'Asking unwilling spouse to compromise raises hell for both'
The observation was made while rejecting a woman's appeal against the decree of divorce granted in favour of her husband.
Jaipur: Rajasthan High Court on Tuesday ruled in a divorce case that asking an unwilling spouse to compromise and live with the other would make the life of both a "miserable hell." The observation was made by a division bench comprising Justice Dalip Singh and Justice Meena V Gomber while rejecting an appeal filed by Rekha, a law graduate, against the decree of divorce granted by a Family Court in favour of her husband, Mohanlal Wadhwani, while holding her guilty of committing cruelty.
The bench observed that the assertion of one of the spouse that he or she may live with the other may lead to the obvious conclusion that the said spouse has resolved to live in agony only to make life a miserable hell for both. The couple had married in 1994 and within two years matrimonial discord resulted in their separation.
The parties came to a compromise in 2000 and they were blessed with a son in April, 2001, but they again separated a year later and remained so for more than 15 years. When the husband had approached the Family Court for divorce in 1995, he along with his relatives were "entangled in false proceedings" of Section 498A and 406 IPC for dowry demand resulting in his arrest and the harassment of his relatives, Lalit Sharma, counsel for Wadhwani, said.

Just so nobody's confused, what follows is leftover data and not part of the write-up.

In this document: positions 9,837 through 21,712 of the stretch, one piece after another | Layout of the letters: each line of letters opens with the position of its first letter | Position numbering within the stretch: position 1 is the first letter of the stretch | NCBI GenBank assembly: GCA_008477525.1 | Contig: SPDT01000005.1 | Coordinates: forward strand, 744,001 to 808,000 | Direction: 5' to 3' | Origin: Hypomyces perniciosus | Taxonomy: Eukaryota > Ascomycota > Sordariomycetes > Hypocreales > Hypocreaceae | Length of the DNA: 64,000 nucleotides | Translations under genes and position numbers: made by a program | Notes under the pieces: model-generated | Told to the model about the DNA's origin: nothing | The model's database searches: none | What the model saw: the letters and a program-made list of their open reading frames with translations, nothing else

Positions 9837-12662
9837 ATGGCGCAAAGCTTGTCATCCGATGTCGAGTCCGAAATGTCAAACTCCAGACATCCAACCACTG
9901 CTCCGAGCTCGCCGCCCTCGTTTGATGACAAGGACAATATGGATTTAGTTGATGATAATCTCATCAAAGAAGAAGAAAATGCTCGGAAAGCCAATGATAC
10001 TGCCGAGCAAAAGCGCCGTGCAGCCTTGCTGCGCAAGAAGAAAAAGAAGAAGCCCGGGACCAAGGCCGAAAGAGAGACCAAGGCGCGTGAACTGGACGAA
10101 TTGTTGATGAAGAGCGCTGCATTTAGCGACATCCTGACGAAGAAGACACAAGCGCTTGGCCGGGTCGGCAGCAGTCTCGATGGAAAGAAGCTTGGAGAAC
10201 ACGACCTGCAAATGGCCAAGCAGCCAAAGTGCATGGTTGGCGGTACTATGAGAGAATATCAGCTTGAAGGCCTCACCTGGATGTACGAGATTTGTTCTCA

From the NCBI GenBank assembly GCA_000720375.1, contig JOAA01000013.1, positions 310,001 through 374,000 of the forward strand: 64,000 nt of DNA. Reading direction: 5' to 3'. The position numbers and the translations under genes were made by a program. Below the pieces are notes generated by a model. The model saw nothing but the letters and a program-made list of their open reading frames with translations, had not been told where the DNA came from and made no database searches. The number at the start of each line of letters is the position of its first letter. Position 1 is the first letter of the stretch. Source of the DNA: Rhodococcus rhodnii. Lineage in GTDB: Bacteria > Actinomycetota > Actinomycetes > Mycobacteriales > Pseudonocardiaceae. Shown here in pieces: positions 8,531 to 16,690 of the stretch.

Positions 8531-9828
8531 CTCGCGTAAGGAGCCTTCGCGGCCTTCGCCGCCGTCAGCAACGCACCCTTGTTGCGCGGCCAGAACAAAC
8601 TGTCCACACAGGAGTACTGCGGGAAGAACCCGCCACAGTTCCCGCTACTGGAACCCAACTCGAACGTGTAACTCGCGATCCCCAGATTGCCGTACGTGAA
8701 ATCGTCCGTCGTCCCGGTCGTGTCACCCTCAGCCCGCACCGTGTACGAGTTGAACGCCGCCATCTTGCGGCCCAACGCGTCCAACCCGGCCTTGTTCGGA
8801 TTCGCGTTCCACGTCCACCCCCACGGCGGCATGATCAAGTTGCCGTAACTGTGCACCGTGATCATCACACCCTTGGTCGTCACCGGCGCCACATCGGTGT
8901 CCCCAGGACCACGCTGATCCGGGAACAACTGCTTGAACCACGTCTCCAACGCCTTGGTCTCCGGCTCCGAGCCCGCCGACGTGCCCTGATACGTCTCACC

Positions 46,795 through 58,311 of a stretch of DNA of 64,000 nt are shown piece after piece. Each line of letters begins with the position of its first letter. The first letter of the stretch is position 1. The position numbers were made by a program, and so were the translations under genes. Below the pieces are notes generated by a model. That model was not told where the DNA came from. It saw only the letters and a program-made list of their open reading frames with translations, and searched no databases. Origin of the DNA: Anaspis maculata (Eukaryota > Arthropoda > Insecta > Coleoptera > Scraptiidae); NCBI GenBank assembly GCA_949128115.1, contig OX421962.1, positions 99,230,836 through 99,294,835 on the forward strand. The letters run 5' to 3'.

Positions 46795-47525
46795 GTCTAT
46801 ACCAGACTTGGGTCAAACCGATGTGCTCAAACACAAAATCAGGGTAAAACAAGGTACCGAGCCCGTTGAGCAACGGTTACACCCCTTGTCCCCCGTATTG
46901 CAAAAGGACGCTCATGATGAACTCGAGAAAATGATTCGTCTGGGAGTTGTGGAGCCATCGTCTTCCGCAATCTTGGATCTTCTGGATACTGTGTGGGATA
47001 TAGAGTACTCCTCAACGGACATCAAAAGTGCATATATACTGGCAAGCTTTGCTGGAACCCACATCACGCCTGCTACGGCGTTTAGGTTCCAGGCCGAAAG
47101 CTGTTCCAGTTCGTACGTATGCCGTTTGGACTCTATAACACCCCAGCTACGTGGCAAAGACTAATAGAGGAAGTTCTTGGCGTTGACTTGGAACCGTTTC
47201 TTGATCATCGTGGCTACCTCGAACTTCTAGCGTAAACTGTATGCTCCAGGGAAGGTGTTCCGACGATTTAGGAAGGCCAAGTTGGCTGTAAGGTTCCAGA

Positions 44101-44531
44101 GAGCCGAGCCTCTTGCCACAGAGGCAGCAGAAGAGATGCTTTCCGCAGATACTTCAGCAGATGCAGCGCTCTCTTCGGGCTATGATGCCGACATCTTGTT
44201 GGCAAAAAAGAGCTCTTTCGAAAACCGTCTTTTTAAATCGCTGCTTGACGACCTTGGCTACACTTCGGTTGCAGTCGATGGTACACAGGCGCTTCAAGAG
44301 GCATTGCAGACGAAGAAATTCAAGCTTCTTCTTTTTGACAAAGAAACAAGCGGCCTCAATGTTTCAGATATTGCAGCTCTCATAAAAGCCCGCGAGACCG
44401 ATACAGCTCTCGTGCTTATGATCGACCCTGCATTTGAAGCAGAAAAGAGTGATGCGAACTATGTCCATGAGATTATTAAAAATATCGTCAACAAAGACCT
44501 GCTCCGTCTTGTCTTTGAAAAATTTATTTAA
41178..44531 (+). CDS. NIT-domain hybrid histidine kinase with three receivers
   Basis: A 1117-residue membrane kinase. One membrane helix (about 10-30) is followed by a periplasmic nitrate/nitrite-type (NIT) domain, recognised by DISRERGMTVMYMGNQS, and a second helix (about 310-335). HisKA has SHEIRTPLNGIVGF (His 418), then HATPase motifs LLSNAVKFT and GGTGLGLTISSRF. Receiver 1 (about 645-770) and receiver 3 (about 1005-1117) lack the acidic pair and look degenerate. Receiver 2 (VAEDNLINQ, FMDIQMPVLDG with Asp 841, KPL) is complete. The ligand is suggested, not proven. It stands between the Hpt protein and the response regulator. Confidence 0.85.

Referring to various judgements of the Supreme Court, the High Court held, "The parties in the entire marriage life of more than 18 years have lived separately for more than 15 years. Even this long period of separation has not resulted in any rethinking or remorse on the part of either of the parties and their bitterness towards each other continued."
Refusing to interfere with the finding of cruelty against the wife, Justice Dalip Singh in the judgement held, "The cruelty alleged may largely depend upon the type of life the parties are accustomed to or their economic and social conditions. It may also depend upon their culture and human values. We, the judges and lawyers, therefore, should not import our own notions of life. There may be a generation gap between us and the parties."
Upholding the decree of divorcee, the bench observed, "The essence of marriage is a sharing of a common life, a sharing of all the happiness which life has to offer and all the misery that has to be faced in life. Since this is missing in the present case it is a fit case for divorce."
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